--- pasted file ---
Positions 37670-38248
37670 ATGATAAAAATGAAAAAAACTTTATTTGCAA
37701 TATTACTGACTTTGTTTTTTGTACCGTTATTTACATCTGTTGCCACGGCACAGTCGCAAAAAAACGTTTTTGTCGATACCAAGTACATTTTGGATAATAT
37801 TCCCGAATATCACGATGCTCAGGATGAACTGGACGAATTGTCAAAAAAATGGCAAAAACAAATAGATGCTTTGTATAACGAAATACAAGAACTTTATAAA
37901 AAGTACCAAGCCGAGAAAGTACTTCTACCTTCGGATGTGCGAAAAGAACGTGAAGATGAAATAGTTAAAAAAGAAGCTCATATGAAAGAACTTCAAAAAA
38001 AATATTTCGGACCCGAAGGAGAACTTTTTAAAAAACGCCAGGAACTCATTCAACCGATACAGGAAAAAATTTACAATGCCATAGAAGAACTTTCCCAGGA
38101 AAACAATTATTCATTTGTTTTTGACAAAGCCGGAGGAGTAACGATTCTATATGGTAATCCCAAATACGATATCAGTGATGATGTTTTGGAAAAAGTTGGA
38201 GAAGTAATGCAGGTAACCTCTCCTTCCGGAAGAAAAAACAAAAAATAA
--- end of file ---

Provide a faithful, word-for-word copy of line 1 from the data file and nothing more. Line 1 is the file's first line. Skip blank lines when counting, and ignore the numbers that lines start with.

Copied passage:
Positions 37670-38248